Degree Type

Thesis

Date of Award

2008

Degree Name

Master of Science

Department

Natural Resource Ecology and Management

Major

Sustainable Agriculture

First Advisor

James L. Pease

Second Advisor

Stephen J. Dinsmore

Third Advisor

Stephen K. Barnhart

Abstract

Grassland bird populations across the Midwest are experiencing declines due to loss of habitat, which could potentially be replaced with grazing systems. This study measured abundance, nesting, and derived conservation values for a rotational stocking grazing management unit where cool-season grass (CSG) paddocks were grazing in the spring and fall and rested in the summer, and warm-season grass (WSG) paddocks were grazed in the summer and rested in spring an fall. Adjacent ungrazed Conservation Reserve Program lands in CSG and WSG served as control treatments. Dickcissels (Spiza americana ) had bird densities in ungrazed WSG fields (3.8+/-0.29 birds/ha) similar to WSG grazed paddocks (3.3+/-4.60 birds/ha). Grasshopper Sparrows (Ammodramus savannarum) and Eastern Meadowlarks ( Sturnella magna) were primarily in grazed areas, but over 50 percent nest losses resulted from cattle disturbance. The grazing management unit provided limited habitat to grassland birds, but has the potential through further management considerations to provide better habitat.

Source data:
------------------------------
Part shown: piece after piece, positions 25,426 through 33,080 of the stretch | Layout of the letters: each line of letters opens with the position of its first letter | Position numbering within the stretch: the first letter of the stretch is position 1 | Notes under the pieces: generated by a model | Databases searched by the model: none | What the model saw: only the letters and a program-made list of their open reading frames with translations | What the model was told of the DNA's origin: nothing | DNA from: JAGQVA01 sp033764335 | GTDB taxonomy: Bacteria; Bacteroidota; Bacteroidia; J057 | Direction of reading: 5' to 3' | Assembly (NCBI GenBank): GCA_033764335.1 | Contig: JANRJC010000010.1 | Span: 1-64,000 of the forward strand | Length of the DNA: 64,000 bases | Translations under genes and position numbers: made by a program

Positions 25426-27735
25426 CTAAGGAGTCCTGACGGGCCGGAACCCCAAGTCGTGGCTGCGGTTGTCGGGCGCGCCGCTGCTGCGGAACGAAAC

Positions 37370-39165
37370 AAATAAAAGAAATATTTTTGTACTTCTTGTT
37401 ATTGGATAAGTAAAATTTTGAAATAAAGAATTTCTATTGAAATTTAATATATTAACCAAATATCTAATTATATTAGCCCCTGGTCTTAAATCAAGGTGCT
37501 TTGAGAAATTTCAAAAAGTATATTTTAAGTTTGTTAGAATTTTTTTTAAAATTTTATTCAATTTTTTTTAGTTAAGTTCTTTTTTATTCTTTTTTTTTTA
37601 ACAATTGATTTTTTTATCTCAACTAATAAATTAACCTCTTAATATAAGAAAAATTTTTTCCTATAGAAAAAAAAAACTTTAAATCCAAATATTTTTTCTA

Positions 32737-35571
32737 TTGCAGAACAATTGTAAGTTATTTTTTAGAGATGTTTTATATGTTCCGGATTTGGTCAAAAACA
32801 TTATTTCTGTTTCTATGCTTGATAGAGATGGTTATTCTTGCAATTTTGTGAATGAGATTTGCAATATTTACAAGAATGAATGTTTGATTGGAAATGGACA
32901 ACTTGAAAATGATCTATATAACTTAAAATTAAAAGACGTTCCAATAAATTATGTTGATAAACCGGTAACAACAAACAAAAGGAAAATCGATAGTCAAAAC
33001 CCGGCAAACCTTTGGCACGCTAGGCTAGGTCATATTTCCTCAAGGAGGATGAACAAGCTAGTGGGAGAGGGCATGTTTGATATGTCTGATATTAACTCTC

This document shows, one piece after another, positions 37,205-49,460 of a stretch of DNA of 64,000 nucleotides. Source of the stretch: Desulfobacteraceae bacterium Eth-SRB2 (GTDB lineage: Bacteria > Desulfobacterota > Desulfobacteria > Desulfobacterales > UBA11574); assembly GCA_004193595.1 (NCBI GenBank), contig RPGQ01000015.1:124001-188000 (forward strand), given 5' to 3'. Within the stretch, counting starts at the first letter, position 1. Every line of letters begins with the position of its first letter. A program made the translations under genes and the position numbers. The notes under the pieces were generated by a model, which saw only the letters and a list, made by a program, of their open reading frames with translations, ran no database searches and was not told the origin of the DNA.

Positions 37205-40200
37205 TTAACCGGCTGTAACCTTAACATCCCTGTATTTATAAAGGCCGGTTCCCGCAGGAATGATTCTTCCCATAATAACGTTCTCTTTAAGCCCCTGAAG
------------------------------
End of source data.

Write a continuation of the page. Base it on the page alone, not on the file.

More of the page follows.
DOI

https://doi.org/10.31274/rtd-180813-6973

Publisher

Digital Repository @ Iowa State University, http://lib.dr.iastate.edu/

Copyright Owner

Ryan David Marquardt

Language

en

Proquest ID

AAI1453139

OCLC Number

236869037

ISBN

9780549542094

File Format

application/pdf

File Size

98 pages

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